This book is by the award winning author Avi. On the book I have it says: “A Documentary Novel”. Everyone has read one at some point.
What is Avi’s full name? Does anyone know?
The plot is about a young man named Phillip Malloy. Depending on which part of the documentary you choose to believe, Phillip causes a disturbance during The Star Spangled Banner. Avi leaves you holding to the end for the complete truth.
Yet truth is always in the eye of the beholder.
This book is written by Graham Moore. It is appropriate for Tweens and up.
This is a fiction book that fills in the history behind the history.
People know the name Thomas Edison. A lot of people know the name Tesla and Westinghouse. Mr. Moore brings their connections together based on the real life attorney of Paul Cravath.
The year is 1888 and electricity is in its infancy. Edison and Westinghouse are in a race regarding the light bulb and Tesla can make or break their companies. Paul Cravath walks the fine line between all three of these brilliant and ambitious men.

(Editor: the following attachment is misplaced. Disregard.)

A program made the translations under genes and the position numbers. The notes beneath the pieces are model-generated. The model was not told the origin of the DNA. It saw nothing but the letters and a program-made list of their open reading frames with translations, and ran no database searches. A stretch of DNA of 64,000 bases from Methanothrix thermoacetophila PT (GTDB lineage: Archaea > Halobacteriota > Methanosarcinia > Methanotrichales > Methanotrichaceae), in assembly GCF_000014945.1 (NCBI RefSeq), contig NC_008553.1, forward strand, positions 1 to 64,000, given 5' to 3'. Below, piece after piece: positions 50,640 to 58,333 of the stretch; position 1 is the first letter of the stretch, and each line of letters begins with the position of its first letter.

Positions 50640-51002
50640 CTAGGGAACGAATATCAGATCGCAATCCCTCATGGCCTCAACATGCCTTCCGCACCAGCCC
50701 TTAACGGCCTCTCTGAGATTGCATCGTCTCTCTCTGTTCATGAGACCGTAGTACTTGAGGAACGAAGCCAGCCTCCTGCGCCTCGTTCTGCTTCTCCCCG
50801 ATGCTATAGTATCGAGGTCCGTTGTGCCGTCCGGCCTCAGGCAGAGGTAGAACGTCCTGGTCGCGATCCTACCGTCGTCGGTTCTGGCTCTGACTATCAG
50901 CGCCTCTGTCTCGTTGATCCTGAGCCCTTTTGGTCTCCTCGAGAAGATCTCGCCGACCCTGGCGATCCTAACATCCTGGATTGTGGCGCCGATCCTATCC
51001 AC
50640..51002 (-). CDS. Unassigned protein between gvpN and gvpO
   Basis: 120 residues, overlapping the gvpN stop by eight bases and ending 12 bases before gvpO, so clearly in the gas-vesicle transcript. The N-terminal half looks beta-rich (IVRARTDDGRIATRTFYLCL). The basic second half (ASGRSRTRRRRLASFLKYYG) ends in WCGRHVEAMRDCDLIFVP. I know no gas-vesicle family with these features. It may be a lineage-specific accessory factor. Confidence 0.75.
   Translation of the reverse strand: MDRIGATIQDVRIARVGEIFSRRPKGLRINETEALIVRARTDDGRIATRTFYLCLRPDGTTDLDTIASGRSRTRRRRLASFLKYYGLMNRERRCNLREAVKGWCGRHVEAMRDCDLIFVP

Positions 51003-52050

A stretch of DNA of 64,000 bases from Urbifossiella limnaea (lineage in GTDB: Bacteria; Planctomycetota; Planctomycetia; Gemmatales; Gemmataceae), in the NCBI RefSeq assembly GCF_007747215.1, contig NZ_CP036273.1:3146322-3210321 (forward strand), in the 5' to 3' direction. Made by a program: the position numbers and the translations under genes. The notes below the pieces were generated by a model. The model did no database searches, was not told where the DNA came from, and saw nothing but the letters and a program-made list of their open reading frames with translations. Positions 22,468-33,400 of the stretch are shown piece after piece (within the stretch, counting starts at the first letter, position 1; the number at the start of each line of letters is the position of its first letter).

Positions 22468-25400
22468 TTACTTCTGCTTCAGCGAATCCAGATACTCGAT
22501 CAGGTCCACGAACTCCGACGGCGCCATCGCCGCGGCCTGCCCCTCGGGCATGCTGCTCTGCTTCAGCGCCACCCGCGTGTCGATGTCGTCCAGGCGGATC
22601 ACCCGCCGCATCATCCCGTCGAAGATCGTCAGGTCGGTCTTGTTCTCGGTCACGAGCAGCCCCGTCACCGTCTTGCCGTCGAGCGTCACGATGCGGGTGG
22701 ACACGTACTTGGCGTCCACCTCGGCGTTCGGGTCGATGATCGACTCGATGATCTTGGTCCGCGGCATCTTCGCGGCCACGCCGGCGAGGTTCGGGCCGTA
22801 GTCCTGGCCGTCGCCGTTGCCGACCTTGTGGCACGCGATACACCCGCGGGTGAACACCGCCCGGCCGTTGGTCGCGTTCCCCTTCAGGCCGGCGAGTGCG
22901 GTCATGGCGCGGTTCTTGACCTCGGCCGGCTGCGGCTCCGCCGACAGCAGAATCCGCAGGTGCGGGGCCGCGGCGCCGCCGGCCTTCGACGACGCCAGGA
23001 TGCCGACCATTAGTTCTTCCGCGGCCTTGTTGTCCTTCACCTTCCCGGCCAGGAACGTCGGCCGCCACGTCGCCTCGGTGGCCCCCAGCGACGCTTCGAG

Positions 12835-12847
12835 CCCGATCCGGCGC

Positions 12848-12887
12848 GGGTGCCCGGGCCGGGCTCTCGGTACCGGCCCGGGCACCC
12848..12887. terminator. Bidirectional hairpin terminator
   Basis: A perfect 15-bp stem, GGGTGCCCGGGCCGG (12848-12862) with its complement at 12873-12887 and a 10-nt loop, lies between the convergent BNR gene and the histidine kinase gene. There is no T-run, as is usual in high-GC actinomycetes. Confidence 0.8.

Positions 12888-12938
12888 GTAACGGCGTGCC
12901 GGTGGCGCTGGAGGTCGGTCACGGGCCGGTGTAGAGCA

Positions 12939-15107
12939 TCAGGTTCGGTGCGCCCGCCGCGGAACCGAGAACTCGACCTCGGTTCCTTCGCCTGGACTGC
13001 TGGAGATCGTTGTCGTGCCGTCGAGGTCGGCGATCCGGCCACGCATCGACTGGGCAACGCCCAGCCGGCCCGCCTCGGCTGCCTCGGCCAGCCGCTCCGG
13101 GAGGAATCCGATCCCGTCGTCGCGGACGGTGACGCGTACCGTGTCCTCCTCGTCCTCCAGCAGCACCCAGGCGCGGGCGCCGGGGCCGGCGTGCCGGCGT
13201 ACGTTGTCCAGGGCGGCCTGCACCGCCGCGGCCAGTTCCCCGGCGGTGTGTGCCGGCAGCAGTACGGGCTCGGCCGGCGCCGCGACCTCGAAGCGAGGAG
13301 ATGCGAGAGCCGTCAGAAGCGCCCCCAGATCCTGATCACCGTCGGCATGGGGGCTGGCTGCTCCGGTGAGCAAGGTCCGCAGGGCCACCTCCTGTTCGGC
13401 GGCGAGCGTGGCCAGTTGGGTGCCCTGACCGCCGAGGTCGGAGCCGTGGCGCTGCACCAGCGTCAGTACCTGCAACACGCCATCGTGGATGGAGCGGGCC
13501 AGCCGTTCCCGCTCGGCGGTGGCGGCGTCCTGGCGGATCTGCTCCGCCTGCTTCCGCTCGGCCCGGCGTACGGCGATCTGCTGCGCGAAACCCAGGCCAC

It’s a book you will not want to put down.
This little guide is written by Which That Hahn. It’s part of a larger series.
Buddhism is one area I’ve read about yet have never really delved into. I found this little gem tucked in with a whole other group of books relating to Buddhist teachings. I have heard of Mr. Hahn and this was the first time I read one of his books.
The writing is simple and the teachings deep and thought provoking. They are open to people of all backgrounds.
This book is written by Marguerite De Angeli. It was awarded the 1950 Newberry Medal.
In a world of political correctness, over doing the political correctness, and stripping authors of distinctions due to works being supposedly “non-inclusive” when all they are doing is reflecting the society the author grew up in, this book is a rare gem no one seems to remember or have heard of.
The book opens with Robin, the 10 year-old protagonist, in the middle of being sick with what is most likely the plague of medieval England. Robin’s family is one of great importance and he is expected to fulfill those expectations. Yet Robin doesn’t know how to read and finds himself handicapped by his physical ailments. Robin is also left by his caretakers and help finds him in a way he wasn’t expecting.
The story is well-written, tone is calm, and the lesson to be taught that recovery and strength takes time and practice and that strength is found in unexpected ways after much preparation.
I wish this book was read in schools.
They can’t hear you. Yet they can feel you.